Ohio is now in the midst of legalizing both online and in-person sports betting. Governor Mike DeWine has already signed the bills, and all that remains is for the regulatory framework to be established before the January 2023 date.

Since 2018, fantasy sports have been fully legalized and regulated in Ohio. This makes them an excellent choice for anyone wishing to gamble real money before full legal sports betting is implemented in Ohio in January 2023.

Because of the gap, Ohio missed out on a once-in-a-lifetime cash opportunity when the Cincinnati Bengals appeared in the Super Bowl in February. According to PlayOhio, the state might have seen between $70-$100 million wagered on the event.

Governor DeWine approved legislation to authorise sports betting in Ohio in December 2021. This means that completely legal online and retail sports betting will be available soon, with a deadline of January 1, 2023 established by the legislation.

Work is presently being done to create a regulatory framework for Ohio’s new sports betting market, which some estimate may be worth $1 billion per year, as well as to determine how licences would be distributed.

PlayOhio, a member of the PlayUSA Network, feels that the state’s patience and collaborative approach to developing its sports gaming law set a strong standard for other states still discussing gaming choices. The group’s perspectives are outlined in a fresh market report that was recently published.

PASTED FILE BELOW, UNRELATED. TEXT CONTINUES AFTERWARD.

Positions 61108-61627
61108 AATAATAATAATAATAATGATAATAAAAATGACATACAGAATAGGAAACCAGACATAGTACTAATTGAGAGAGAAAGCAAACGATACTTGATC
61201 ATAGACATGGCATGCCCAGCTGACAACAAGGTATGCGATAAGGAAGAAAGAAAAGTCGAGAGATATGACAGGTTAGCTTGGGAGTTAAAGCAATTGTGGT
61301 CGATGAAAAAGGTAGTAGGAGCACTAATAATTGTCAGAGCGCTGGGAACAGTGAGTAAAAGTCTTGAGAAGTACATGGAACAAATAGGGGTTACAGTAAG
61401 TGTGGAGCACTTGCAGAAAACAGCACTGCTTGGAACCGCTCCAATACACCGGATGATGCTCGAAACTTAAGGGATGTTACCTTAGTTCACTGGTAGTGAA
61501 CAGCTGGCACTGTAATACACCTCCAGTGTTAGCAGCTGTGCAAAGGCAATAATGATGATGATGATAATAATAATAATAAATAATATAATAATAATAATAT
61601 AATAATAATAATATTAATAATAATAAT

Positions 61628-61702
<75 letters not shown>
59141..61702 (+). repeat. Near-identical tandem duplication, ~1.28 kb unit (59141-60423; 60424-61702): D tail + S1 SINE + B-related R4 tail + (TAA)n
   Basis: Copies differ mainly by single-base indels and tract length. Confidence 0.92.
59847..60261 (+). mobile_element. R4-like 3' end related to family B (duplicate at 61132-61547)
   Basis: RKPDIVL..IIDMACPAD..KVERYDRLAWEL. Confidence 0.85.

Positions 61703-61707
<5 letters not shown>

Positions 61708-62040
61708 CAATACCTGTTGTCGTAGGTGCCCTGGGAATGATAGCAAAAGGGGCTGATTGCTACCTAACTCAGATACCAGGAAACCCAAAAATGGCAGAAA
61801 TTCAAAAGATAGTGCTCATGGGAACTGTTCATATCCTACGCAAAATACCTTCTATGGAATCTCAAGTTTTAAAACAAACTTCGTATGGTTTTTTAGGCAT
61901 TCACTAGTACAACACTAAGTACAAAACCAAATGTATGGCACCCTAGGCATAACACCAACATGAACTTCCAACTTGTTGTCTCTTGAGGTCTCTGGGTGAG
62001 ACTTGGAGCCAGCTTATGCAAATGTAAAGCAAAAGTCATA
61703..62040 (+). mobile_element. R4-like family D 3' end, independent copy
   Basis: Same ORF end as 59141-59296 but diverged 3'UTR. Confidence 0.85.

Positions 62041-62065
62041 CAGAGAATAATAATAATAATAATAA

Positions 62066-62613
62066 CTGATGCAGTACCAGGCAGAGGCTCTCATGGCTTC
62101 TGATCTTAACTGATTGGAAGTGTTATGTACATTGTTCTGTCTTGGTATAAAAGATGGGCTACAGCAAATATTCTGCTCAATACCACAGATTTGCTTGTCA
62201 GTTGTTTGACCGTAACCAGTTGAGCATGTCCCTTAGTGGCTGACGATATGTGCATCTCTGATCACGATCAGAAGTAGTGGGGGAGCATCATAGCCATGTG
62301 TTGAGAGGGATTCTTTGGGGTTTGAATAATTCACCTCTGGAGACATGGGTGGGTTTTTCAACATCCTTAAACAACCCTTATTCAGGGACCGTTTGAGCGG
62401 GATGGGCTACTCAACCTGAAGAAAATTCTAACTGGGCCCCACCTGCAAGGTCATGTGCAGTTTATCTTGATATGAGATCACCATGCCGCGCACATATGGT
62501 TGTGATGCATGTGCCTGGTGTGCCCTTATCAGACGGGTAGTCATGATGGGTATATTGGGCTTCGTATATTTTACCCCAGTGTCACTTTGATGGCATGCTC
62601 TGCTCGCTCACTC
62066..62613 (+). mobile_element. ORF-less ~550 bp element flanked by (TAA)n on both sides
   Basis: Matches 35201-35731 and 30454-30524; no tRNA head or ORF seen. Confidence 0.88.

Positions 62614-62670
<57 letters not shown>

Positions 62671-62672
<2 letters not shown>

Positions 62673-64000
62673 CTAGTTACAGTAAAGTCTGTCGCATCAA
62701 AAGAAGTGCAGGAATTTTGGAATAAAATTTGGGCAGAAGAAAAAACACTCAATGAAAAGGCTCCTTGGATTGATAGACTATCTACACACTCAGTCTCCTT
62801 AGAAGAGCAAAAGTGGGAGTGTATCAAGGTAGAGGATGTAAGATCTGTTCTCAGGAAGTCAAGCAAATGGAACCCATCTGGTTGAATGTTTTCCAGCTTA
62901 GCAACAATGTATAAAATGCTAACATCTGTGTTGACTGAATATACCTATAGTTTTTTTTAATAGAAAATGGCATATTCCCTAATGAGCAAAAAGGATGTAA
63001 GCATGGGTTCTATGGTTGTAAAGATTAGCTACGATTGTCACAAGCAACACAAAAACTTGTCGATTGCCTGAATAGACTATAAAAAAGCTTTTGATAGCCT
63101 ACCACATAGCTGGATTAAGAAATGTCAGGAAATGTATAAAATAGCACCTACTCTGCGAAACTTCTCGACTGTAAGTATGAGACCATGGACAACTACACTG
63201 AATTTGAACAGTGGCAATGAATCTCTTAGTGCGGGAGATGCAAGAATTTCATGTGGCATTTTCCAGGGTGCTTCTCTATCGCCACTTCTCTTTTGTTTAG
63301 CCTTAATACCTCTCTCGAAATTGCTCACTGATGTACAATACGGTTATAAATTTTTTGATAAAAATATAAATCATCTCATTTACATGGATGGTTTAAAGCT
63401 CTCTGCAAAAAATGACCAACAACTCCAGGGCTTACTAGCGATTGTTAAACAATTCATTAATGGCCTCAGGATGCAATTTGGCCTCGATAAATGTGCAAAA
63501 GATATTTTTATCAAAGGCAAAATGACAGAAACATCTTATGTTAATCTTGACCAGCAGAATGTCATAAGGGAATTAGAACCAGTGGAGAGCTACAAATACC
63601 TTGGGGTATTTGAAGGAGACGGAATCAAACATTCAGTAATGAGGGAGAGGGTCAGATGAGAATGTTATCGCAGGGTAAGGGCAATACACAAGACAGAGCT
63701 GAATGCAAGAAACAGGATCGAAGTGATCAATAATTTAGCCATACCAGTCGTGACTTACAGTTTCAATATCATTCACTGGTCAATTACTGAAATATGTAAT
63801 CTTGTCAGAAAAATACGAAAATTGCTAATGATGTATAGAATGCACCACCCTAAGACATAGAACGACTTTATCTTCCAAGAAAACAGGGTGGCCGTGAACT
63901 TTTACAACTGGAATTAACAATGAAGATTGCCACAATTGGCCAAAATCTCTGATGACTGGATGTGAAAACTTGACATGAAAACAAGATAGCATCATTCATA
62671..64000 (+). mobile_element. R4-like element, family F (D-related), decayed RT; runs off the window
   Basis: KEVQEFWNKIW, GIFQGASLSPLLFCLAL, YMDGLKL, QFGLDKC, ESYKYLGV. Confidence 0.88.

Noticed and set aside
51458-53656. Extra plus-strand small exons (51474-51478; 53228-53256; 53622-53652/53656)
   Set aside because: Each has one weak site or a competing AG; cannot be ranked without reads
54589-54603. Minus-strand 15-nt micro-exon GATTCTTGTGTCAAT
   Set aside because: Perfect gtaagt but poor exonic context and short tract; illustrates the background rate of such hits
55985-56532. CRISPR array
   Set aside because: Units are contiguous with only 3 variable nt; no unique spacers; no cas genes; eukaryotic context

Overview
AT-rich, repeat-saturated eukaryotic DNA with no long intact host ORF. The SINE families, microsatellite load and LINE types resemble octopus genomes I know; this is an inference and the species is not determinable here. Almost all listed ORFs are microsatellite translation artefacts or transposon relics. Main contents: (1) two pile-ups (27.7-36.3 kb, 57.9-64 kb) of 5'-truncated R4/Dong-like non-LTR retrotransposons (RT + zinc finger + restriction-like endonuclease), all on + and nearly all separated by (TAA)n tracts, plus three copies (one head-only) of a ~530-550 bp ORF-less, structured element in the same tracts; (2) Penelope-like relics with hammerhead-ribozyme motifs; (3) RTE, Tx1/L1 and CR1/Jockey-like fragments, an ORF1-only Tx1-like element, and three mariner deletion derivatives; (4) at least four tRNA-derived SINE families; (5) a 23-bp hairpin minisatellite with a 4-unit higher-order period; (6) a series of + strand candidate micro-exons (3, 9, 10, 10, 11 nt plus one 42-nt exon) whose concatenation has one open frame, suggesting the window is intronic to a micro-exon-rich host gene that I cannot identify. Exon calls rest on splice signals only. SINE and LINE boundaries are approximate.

“The state took its time in legalizing sports betting and then took a collaborative approach with existing casino stakeholders, local pro sports franchises, and the lottery program,” said Eric Ramsey, data analyst who co-authored the PlayOhio.com market analysis. “The result is a structure that is the new standard in the U.S.”

According to Eric Ramsey, principal market analyst for the PlayUSA Network, Ohio could generate $12 billion in total bets, or handle, every year if the business matures. That’s roughly three times the official state estimate of $3.35 billion in total bets and $243 million in taxable revenue for the sector. If Ohio’s modest estimate is true, $24 million will be transferred to state coffers each year.

If Ramsey is correct, the tax break might be worth more than $90 million.

Ramsey believes that a higher number is conceivable because Ohio incorporated concepts from other states in order to offer additional types of licences.

This strategy will fit internet gaming behemoths like FanDuel and Draft Kings, as well as casinos, racinos, sports teams, and bar owners like Olthaus, who already provides gambling through Ohio Lottery terminals.

The state intends to grant at least 25 mobile betting licences as well as 40 brick-and-mortar licences for establishments like as casinos and professional sports arenas.

There will be an unlimited number of permits available for kiosks in venues such as bars, restaurants, and other places where liquor is sold.

The state also intends to levy a 10% tax!